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Why we shouldn’t compare bitcoin to companies

When the price of bitcoin is rising or reaches new heights, we often see expert commentators in the media comparing bitcoin’s market cap to that of some company. For example, we’ve recently seen headlines such as: “Bitcoin overtakes Goldman Sachs in terms of market cap”, “Bitcoin’s market cap has surpassed that of sports clothing manufacturer Nike”, and so on.

At the time of writing, bitcoin is trading at 6,450 USD, with a market cap of 107.22bn USD according to coinmarketcap.com. People are already debating which companies the crypto market’s flagship currency will overtake next in terms of market cap should the bitcoin continue its growth.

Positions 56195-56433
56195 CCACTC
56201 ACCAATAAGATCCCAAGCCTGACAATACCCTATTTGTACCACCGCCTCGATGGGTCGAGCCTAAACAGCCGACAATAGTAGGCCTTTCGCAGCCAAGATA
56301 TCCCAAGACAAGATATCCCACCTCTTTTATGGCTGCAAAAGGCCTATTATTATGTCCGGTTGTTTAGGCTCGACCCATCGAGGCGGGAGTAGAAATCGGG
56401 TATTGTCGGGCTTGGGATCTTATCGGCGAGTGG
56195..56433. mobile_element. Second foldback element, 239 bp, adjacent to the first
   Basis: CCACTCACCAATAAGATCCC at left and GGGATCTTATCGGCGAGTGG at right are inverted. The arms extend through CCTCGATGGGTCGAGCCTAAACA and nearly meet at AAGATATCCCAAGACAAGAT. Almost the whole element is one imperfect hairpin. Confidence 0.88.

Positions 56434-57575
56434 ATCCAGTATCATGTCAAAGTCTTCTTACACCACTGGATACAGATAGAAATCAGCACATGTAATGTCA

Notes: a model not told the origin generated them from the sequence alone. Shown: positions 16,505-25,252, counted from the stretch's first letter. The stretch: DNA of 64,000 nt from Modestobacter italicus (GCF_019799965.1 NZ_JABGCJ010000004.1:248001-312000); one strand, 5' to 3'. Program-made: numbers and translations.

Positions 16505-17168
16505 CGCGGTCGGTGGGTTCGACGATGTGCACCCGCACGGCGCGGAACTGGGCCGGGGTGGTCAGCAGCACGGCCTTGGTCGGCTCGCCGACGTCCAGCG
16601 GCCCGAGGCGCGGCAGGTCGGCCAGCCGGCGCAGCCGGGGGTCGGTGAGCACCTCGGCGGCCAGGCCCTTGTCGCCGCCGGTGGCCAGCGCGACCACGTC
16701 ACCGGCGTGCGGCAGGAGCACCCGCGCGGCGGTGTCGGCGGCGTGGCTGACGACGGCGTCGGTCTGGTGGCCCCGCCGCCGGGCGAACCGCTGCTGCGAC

In my opinion, this is a spurious comparison to make. We shouldn’t be comparing bitcoin with banks and other companies. The idea behind bitcoin was to create a transnational, decentralised global currency. The developers behind bitcoin launched this project with the aim of creating an alternative to fiat currencies, which can simply be printed by central banks without limits. So, bitcoin’s market cap should actually be compared to, for example, M1, M2, and M3 money supplies in the US, or with the money supply in the Eurozone, China, and so on. What I mean to say is that bitcoin should be compared to money rather than companies. Bitcoin is not a company and was never intended to be, so comparing the market cap of bitcoin to that of various companies is inappropriate and uninformative.


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